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 The MODEL Procedure

## Goal Seeking: Solving for Right-Hand-Side Variables

The process of computing input values needed to produce target results is often called goal seeking. To compute a goal-seeking solution, use a SOLVE statement that lists the variables you want to solve for and provide a data set containing values for the remaining variables.

Consider the following demand model for packaged rice

where price is the price of the package and income is disposable personal income. The only variable the company has control over is the price it charges for rice. This model is estimated using the following simulated data and PROC MODEL statements:
   data demand;
do t=1 to 40;
price = (rannor(10) +5) * 10;
income = 8000 * t ** (1/8);
demand = 7200 - 1054 * price ** (2/3) +
7 * income + 100 * rannor(1);
output;
end;
run;

data goal;
demand = 85000;
income = 12686;
run;

The goal is to find the price the company would have to charge to meet a sales target of 85,000 units. To do this, a data set is created with a DEMAND variable set to 85000 and with an INCOME variable set to 12686, the last income value.
   proc model data=demand ;
demand = a1 - a2 * price ** (2/3) + a3 * income;
fit demand / outest=demest;
run;

The desired price is then determined using the following PROC MODEL statement:
       solve price / estdata=demest data=goal solveprint;
run;


The SOLVEPRINT option prints the solution values, number of iterations, and final residuals at each observation. The SOLVEPRINT output from this solve is shown in Figure 14.68.

 The MODEL Procedure Single-Equation Simulation

 Observation 1 Iterations 6 CC 0 ERROR.demand 0

 Solution Values price 33.59016

Figure 14.68: Goal Seeking, SOLVEPRINT Output

The output indicates that it took 6 Newton iterations to determine the PRICE of 33.5902, which makes the DEMAND value within 16E-11 of the goal of 85,000 units.

Consider a more ambitious goal of 100,000 units. The output shown in Figure 14.69 indicates that the sales target of 100,000 units is not attainable according to this model.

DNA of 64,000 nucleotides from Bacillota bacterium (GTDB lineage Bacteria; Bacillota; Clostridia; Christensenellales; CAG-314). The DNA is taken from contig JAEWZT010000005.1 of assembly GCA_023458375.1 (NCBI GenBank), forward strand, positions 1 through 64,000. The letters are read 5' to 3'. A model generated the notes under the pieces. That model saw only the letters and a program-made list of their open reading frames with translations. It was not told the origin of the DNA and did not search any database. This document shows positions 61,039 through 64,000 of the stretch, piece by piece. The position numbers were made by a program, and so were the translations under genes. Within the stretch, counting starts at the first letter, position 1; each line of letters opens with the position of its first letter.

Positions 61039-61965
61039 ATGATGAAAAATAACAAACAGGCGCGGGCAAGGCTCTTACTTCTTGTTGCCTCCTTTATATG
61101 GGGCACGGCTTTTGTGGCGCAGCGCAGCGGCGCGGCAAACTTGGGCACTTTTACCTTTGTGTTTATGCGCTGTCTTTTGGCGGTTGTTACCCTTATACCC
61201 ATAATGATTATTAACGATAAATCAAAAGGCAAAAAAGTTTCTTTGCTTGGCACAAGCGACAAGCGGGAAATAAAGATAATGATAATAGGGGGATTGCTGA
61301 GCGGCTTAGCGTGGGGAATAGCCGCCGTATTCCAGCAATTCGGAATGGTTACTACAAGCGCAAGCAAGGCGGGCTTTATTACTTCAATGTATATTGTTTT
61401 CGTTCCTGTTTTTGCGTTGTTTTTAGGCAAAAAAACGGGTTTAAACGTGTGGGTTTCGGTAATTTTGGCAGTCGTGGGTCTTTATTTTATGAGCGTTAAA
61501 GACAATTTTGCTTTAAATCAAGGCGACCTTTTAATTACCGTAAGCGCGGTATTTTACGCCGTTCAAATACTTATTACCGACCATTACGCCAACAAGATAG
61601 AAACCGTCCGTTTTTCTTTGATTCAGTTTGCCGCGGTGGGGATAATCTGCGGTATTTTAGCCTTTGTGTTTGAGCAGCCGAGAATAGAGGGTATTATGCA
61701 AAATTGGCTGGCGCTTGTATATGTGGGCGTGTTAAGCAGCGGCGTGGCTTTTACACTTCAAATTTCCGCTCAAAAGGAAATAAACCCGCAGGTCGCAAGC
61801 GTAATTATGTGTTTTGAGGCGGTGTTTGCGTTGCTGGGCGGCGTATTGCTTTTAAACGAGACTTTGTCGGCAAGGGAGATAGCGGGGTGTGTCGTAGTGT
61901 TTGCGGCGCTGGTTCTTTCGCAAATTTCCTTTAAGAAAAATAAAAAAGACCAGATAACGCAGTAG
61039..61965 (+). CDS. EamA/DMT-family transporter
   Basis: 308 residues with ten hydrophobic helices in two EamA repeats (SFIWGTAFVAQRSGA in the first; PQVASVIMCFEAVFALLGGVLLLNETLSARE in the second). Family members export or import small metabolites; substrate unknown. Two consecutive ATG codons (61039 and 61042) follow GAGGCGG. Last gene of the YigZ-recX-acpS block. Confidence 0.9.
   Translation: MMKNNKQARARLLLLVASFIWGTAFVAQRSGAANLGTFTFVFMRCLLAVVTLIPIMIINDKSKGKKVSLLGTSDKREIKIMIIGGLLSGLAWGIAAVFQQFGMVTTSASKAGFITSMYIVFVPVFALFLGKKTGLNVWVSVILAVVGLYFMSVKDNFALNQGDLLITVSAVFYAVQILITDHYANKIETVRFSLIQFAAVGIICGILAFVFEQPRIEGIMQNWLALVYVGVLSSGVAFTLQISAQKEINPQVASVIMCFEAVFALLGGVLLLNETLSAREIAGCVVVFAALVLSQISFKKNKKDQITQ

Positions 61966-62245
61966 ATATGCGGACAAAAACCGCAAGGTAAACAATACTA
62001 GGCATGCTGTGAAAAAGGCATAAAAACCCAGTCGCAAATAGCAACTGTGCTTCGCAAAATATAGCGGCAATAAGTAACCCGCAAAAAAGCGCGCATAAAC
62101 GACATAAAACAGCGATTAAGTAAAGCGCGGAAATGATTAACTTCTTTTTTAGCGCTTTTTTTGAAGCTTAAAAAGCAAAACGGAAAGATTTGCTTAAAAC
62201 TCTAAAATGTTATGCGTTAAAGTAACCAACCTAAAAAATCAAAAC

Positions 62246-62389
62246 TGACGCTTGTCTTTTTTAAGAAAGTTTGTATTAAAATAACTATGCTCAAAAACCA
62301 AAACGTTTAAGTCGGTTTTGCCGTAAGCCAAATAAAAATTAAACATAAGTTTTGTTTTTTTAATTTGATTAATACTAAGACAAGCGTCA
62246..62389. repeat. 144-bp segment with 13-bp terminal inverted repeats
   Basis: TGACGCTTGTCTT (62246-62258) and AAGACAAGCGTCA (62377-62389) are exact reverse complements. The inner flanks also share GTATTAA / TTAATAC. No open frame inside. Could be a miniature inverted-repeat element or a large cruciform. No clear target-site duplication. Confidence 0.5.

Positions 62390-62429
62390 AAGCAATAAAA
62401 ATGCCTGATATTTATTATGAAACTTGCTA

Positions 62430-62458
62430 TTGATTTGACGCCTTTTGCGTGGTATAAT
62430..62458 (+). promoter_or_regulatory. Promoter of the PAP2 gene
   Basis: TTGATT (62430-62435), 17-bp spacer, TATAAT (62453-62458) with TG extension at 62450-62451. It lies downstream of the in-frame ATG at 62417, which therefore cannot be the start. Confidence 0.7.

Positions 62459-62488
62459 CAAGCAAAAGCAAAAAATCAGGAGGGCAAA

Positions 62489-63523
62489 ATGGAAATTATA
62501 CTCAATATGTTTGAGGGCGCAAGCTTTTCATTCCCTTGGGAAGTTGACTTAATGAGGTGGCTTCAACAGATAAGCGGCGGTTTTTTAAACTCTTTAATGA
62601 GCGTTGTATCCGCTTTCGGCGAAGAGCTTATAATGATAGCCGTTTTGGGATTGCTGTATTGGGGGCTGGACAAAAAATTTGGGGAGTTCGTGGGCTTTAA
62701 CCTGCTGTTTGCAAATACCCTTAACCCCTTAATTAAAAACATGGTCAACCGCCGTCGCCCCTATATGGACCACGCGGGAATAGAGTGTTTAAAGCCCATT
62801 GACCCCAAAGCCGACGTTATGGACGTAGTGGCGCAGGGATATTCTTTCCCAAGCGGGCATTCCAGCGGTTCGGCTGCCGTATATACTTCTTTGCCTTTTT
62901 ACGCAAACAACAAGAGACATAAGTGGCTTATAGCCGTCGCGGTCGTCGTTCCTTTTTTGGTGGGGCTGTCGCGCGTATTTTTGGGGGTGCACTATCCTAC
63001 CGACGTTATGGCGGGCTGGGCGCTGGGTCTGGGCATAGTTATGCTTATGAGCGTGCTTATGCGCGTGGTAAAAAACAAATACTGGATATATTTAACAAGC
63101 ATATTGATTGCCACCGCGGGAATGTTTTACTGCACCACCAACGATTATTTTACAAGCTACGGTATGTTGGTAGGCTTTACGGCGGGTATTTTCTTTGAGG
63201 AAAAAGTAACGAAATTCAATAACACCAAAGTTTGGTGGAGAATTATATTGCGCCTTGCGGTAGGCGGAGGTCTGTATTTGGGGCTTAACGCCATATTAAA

The MODEL Procedure Single-Equation Simulation

 NOTE: 3 parameter estimates were read from the ESTDATA=DEMEST data set.

 The MODEL Procedure Single-Equation Simulation

 ERROR: Could not reduce norm of residuals in 10 subiterations.

 ERROR: The solution failed because 1 equations are missing or have extreme values for observation 1 at NEWTON iteration 1.

 NOTE: Additional information on the values of the variables at this observation, which may be helpful in determining the cause of the failure of the solution process, is printed below.

 Observation 1 Iteration 1 CC -1.000000 Missing 1

 Iteration Errors - Missing.

 Observation 1 Iteration 1 CC -1.000000 Missing 1

 ERROR: 2 execution errors for this observation

 NOTE: Check for missing input data or uninitialized lags.

 (Note that the LAG and DIF functions return missing values for the initial lag starting observations. This is a change from the 1982 and earlier versions of SAS/ETS which returned zero for uninitialized lags.)

 NOTE: Simulation aborted.

Figure 14.69: Goal Seeking, Convergence Failure

The program data vector indicates that even with PRICE nearly 0 (4.462312E-22) the demand is still 4,164 less than the goal. You may need to reformulate your model or collect more data to more accurately reflect the market response.

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